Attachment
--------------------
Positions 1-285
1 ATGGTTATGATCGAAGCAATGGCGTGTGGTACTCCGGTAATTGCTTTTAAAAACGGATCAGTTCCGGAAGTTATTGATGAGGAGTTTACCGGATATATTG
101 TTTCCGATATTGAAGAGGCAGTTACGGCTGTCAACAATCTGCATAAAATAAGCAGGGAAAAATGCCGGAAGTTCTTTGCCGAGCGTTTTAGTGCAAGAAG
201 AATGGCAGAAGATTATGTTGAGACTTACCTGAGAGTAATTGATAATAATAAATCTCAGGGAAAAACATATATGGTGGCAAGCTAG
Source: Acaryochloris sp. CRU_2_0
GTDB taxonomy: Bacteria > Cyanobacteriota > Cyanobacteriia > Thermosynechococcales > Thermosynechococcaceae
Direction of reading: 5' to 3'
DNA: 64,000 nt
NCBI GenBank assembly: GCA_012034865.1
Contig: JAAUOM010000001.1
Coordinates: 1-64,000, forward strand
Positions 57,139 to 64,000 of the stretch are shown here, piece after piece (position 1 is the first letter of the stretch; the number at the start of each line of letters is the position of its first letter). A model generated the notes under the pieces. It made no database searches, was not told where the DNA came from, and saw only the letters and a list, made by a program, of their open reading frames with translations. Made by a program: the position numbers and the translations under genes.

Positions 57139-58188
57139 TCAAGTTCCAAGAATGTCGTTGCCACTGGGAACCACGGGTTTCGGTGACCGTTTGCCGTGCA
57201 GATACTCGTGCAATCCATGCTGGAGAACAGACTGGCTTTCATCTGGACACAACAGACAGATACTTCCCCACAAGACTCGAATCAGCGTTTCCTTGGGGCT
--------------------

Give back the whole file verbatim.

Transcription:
Positions 1-285
1 ATGGTTATGATCGAAGCAATGGCGTGTGGTACTCCGGTAATTGCTTTTAAAAACGGATCAGTTCCGGAAGTTATTGATGAGGAGTTTACCGGATATATTG
101 TTTCCGATATTGAAGAGGCAGTTACGGCTGTCAACAATCTGCATAAAATAAGCAGGGAAAAATGCCGGAAGTTCTTTGCCGAGCGTTTTAGTGCAAGAAG
201 AATGGCAGAAGATTATGTTGAGACTTACCTGAGAGTAATTGATAATAATAAATCTCAGGGAAAAACATATATGGTGGCAAGCTAG
Source: Acaryochloris sp. CRU_2_0
GTDB taxonomy: Bacteria > Cyanobacteriota > Cyanobacteriia > Thermosynechococcales > Thermosynechococcaceae
Direction of reading: 5' to 3'
DNA: 64,000 nt
NCBI GenBank assembly: GCA_012034865.1
Contig: JAAUOM010000001.1
Coordinates: 1-64,000, forward strand
Positions 57,139 to 64,000 of the stretch are shown here, piece after piece (position 1 is the first letter of the stretch; the number at the start of each line of letters is the position of its first letter). A model generated the notes under the pieces. It made no database searches, was not told where the DNA came from, and saw only the letters and a list, made by a program, of their open reading frames with translations. Made by a program: the position numbers and the translations under genes.

Positions 57139-58188
57139 TCAAGTTCCAAGAATGTCGTTGCCACTGGGAACCACGGGTTTCGGTGACCGTTTGCCGTGCA
57201 GATACTCGTGCAATCCATGCTGGAGAACAGACTGGCTTTCATCTGGACACAACAGACAGATACTTCCCCACAAGACTCGAATCAGCGTTTCCTTGGGGCT